Professor Spotlight: Stephen Frech

Caitlin Husted, Staff Writer

Dr. Stephen Frech was born in Royal Oak, Mich., just outside of Detroit. He spent the first two and a half years in this town before his family moved to Hoffman Estates, Ill. Then, when he was seven, his family made one last move to Palatine, Ill., where his parents still live today.

Frech received his undergraduate degree at Northwestern University, majoring in English and creative writing. He went on to obtain his Master’s degree at Washington University in St. Louis and his PhD at the University of Cincinnati.

He spent his time after graduation teaching part-time at a variety of places, one of which being at a high school. Although he delights in teaching college students, Frech greatly enjoyed having the opportunity to teach high school students as well.

“I think the difference [between college and high school students] is not an intellectual one for me, the difference is the developmental stages for the students.”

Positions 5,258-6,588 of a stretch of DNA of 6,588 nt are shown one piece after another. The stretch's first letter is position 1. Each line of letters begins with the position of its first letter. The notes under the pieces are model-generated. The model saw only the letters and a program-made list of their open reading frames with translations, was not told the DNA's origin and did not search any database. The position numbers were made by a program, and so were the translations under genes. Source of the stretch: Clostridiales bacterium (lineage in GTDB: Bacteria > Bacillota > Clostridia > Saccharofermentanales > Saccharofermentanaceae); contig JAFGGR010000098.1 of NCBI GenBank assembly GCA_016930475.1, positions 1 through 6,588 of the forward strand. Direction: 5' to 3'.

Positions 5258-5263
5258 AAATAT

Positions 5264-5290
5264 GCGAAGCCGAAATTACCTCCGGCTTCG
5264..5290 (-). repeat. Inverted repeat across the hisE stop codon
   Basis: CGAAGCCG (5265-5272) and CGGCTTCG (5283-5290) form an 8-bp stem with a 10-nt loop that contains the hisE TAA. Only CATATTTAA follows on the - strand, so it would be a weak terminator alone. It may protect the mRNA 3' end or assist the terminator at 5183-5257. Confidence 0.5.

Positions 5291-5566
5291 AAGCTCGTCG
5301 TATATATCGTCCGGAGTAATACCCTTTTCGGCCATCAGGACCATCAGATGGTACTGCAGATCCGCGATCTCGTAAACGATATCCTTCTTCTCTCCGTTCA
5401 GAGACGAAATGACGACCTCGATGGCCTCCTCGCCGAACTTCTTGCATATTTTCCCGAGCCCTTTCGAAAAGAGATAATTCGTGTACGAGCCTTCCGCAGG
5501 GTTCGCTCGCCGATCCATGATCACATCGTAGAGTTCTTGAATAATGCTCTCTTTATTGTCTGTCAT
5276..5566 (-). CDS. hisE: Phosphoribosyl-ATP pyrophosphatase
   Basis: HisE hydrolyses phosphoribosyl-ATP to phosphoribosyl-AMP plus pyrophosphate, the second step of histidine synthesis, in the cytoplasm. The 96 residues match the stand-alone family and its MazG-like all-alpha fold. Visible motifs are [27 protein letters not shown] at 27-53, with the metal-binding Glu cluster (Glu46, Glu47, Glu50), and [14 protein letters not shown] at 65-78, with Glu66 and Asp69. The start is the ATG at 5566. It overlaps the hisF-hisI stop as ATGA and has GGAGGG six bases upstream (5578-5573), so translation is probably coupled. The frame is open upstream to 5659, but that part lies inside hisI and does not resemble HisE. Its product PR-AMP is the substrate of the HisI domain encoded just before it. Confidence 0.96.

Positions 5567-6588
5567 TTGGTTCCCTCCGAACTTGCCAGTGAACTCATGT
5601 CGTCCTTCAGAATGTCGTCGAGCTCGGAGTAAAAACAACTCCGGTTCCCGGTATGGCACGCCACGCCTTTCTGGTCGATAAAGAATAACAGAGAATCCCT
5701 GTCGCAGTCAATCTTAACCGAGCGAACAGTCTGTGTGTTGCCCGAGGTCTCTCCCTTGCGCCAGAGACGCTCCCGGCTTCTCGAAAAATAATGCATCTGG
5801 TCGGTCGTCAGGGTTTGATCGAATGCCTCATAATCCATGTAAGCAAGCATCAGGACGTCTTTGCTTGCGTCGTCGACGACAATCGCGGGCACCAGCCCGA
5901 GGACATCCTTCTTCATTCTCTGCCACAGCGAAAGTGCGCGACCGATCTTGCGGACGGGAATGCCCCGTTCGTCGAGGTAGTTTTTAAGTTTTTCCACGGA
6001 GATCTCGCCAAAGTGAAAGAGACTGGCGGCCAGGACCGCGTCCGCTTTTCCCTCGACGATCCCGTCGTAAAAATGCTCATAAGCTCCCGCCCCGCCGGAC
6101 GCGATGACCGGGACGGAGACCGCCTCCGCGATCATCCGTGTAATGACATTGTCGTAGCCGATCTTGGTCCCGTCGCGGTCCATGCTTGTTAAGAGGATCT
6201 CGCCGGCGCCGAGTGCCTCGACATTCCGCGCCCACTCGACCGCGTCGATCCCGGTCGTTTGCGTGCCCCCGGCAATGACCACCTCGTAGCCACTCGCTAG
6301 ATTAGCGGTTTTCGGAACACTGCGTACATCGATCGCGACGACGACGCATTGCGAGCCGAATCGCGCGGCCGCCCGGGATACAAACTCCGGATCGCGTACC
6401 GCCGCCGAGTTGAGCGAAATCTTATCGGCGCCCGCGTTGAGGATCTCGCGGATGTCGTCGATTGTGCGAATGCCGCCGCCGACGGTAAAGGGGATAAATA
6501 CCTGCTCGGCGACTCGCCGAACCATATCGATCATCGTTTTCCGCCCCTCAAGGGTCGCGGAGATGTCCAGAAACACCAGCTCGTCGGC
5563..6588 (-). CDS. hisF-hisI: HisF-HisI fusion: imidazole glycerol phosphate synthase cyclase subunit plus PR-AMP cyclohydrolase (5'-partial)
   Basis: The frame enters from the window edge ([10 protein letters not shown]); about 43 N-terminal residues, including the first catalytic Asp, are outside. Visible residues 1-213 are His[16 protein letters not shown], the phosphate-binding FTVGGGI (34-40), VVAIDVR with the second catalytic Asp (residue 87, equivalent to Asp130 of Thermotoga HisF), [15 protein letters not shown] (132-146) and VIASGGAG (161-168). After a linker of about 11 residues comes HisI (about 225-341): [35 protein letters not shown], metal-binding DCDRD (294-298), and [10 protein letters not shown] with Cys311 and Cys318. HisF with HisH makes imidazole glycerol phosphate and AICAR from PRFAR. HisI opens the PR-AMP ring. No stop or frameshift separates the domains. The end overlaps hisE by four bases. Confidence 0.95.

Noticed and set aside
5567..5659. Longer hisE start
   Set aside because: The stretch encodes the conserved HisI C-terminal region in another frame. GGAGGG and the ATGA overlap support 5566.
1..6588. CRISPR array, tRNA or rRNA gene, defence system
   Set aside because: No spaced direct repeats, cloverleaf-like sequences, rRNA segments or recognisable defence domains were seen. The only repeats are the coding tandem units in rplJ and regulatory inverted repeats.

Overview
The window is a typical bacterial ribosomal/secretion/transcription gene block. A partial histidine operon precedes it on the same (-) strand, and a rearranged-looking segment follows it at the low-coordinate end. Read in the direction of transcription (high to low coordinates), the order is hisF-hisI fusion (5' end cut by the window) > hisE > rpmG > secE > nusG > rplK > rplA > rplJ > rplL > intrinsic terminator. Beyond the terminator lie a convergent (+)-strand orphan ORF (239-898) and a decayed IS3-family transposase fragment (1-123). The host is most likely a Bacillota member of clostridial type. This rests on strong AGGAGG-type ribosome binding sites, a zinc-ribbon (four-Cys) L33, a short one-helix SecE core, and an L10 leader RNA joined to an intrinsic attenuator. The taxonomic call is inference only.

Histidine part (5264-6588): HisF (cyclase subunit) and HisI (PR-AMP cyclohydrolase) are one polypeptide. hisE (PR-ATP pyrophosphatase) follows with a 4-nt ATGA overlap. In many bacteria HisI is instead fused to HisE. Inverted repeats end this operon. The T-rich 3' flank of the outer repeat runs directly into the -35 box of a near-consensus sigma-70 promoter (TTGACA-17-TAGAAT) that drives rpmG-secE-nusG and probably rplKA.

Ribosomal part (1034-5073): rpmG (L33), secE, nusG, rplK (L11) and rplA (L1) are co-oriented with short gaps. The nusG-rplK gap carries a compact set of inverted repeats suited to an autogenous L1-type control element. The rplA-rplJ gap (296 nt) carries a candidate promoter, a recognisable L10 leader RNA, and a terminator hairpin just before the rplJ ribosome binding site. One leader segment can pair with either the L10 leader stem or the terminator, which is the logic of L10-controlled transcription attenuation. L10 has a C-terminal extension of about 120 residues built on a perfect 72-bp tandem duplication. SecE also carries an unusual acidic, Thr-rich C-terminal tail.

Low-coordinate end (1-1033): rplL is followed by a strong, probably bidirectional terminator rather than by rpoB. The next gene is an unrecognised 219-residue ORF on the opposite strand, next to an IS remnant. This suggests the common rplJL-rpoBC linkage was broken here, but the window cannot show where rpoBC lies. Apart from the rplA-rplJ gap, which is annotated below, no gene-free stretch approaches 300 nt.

After spending time teaching part-time, Frech received his first full-time teaching position at Millikin University.

“I like the students that we have and I like the relationship the University wants the faculty to cultivate with students,” Frech said. He believes that the way to obtain this relationship is “one-on-one conversations, a dialogue of posing questions and trying to develop answers together,” which Millikin’s smaller class size allows him to do.

This summer, Frech and Dr. Chung-Ha Kim are taking a group of 11 Millikin students to study abroad in Germany. Although Frech has done travel immersions in the past, this is the first one that is exclusive to Germany.

Kim will be teaching a course on German music form the Romantic Era while Frech will be teaching a course of Ekphrastic literature, literature in response to the visual arts. Students will be studying in cities such as Berlin, Dresden, Weimar, Colonge and Hamburg.

“The selection of cities was really based on cities that had some significant relationship to the romantic era, romantic thinking [and] romantic music in Germany,” Frech said.

He looks forward to being able to watch student’s horizons open up by seeing the world for the first time. The students are going to have the opportunity to experience their education in a way they haven’t before. They will be able to see a place that has “such an intimate connection to America and American culture,” which is a new experience for many of the students.